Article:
This review was first published in Resource Links Magazine, “Canada’s national journal devoted to the review and evaluation of Canadian English and French resources for children and young adults.” It appears in volume 21.1.
Eric Walters’s Innocent is part of Orca Publishers Secrets series, a parallel series to Sevens, a set of seven novels by seven different authors, featuring seven male cousins each set on a quest to accomplish in order to claim their portion of their grandfather’s inheritance. The premise of Secrets is that seven self-proclaimed “sisters”—orphans in the Benevolent Home for Necessitous Girls in Hope, Ontario—are sent out into the world when the orphanage burns down. Each of the “sisters” is given an envelope by their beloved headmistress, Mrs. Hazelton; the envelopes contain information about their pasts, providing paths for them to take towards their futures.
Betty Shirley is unquestionably innocent, but her naïveté is presented at times as an unexpected ignorance—despite her high grades—and always through a narrative voice that seems not naïve so much as infantile. Throughout the book, we are repeatedly reminded of her goodness: Mrs. Hazelton gushes that her “optimism has been a blessing to us all … you always seem to see the positive in everything” (15); Joe, the cook, comments on her internal strength and goodness (26); and the servants of the family she ends up serving welcome her as a daughter: “starting today,” the housekeeper. Mrs. Meyers coos, “you do have a family—us” (54). Little things throughout the text enforce this artificial feeling of security and support: Mrs. Remington invites her servant Betty (now Elizabeth) to sit a the dinner table—“so we can talk and I can get to know you better” (59)—and drinks with her son to Elizabeth’s health at her arrival (84). In fact, Mrs. Remington orchestrates Elizabeth’s return to Kingston, as Elizabeth’s mother, Victoria, had been a maid in their home before she died. “We all knew and loved her” (61), Mrs. Remington tells Elizabeth. When Victoria became pregnant out of wedlock, Elizabeth marvels, “the Remingtons, rather than asking her to leave, … had made a place for us, and the staff had been like my family” (64). When Richie Remington wants to take Elizabeth to visit Victoria’s and his father’s graves, Elizabeth is surprised: “No one … objected to my taking the time off. In fact, Mrs. Remington had not only agreed but had asked Ralph [the gardener] to pick two big bunches of flowers” (93). It is all too lovely to be true, and the enchanted life Elizabeth leads is not sufficiently mitigated by the mystery that darkens her past.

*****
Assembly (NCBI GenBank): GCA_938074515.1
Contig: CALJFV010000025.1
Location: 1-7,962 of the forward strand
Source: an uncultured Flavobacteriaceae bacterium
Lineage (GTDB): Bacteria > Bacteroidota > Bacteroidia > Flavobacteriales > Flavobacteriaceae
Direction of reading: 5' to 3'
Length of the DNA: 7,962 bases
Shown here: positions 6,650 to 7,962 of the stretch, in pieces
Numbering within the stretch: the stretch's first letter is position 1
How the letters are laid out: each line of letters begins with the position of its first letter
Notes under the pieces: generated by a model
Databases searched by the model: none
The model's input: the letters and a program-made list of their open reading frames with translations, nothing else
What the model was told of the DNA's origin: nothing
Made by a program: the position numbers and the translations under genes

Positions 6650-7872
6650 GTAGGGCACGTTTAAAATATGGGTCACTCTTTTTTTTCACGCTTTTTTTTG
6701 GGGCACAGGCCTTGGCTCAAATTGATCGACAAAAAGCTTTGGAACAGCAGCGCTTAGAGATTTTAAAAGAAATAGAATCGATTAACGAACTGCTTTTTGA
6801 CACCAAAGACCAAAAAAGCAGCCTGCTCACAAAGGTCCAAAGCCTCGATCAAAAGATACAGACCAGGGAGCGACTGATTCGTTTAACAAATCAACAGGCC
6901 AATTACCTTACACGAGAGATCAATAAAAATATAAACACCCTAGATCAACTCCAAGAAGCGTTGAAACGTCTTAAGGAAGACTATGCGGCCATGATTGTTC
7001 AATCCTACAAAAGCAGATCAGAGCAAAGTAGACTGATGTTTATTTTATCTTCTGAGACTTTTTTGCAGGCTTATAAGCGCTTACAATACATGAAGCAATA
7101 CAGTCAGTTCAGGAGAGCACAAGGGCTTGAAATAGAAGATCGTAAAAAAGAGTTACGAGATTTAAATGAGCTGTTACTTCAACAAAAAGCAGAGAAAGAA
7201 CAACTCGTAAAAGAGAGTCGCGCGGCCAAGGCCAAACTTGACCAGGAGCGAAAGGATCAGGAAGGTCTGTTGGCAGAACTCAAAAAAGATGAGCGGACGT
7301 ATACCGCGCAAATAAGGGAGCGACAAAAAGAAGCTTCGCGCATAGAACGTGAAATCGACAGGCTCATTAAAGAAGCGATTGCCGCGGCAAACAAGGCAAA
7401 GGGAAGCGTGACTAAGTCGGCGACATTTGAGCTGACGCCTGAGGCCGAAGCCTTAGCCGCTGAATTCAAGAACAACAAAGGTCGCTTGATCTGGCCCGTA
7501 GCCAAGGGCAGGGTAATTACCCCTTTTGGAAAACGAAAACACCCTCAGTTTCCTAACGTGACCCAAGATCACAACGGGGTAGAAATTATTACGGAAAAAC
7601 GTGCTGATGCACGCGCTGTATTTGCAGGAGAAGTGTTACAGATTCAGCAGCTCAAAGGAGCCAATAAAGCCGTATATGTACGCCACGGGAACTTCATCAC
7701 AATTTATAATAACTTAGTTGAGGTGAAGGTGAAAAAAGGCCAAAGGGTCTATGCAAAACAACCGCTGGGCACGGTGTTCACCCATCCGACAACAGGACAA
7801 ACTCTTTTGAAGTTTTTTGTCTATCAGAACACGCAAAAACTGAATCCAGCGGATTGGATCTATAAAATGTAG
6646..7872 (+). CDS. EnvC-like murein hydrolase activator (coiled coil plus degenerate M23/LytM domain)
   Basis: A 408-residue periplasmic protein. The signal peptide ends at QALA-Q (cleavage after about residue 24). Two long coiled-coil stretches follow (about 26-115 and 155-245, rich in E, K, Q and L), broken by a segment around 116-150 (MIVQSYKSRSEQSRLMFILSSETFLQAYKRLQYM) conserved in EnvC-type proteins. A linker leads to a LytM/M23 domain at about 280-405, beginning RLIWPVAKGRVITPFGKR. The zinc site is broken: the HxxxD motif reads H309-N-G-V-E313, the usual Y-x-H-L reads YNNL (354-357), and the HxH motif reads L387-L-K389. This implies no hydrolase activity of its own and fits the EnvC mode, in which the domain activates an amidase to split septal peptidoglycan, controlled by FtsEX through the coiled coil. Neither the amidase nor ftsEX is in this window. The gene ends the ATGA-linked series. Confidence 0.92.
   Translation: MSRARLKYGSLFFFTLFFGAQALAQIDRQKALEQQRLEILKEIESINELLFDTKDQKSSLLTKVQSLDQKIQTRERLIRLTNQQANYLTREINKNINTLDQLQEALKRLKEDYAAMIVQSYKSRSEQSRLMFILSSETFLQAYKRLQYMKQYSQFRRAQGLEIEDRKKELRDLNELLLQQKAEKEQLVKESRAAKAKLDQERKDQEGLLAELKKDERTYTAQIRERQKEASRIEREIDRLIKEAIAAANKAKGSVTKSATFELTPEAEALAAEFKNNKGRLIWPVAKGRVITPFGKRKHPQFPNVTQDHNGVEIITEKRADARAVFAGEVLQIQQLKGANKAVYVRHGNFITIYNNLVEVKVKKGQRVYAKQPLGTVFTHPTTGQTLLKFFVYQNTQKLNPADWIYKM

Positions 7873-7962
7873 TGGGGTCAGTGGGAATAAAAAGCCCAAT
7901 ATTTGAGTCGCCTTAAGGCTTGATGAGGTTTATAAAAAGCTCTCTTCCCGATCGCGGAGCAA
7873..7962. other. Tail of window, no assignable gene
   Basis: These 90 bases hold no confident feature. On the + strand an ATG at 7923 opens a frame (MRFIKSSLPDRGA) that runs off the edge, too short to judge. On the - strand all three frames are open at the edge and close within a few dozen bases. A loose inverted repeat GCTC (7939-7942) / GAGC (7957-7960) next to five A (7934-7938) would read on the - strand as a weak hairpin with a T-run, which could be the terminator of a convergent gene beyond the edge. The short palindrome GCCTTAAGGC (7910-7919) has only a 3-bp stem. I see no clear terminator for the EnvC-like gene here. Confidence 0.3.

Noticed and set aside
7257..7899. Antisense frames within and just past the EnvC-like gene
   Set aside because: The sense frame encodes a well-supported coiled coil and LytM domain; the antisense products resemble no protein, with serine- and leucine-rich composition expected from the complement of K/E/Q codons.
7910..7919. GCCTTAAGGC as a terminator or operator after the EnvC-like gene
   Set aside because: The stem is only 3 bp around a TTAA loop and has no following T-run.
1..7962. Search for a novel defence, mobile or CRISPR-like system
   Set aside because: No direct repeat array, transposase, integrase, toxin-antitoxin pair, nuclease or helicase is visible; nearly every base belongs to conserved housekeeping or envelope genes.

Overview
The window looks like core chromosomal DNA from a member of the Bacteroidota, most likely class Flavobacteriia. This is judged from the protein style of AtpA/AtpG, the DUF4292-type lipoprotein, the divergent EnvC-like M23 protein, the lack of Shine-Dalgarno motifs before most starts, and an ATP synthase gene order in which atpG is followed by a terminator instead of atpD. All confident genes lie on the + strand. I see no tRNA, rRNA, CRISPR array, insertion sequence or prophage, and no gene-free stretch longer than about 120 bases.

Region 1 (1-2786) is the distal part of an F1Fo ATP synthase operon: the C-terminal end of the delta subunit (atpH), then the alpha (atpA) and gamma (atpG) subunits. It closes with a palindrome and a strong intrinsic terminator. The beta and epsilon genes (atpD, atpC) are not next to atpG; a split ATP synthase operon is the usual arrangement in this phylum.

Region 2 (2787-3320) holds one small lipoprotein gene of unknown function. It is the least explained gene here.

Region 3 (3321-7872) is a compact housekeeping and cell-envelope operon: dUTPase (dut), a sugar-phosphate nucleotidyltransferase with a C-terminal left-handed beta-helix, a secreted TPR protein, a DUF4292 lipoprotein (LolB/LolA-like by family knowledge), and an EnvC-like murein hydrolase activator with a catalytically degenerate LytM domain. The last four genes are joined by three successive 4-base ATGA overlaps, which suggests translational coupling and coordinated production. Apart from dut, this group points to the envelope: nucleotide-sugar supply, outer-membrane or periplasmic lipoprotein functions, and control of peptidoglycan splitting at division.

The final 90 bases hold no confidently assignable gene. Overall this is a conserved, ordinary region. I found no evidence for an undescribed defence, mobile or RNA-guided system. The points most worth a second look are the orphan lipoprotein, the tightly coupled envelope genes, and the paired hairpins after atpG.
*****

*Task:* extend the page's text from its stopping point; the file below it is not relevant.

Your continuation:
In her envelope, Elizabeth had found a 1950 newspaper clipping describing her father’s conviction for the murder of her mother. Despite her naïveté, and an insecurity that makes her hesitant to walk to the local bank alone (130), she goes to visit him in prison. In keeping with the ethos of the novel, he “burst into tears” at seeing his “little angel” again, as he proclaims his innocence (144-47). The mystery that develops as Elizabeth and her new police-officer boyfriend, David, delve into the history of her father’s conviction is as unsurprising as its conclusion: corruption within the police force and the oligarchy, leading to murder and false conviction. The red herring in the case is the Remington’s son Richie, who has an undefined mental disability sometimes resembling Down’s syndrome, sometimes autism. Richie’s erstwhile affection for Victoria and Elizabeth, combined with his mental deficiency, are suggestive, as is a scene in which he wrings one of his pigeon’s neck—albeit because the bird was dying (172).
Reading Innocent, I couldn’t really get past the literary ghosts of Porter’s Pollyanna (1913) and Steinbeck’s Of Mice and Men (1937). All in all, the stereotypic characterization and predictable plot suggest that Eric Walters, so capable in many others of his books, was not fully engaged in the production of this story.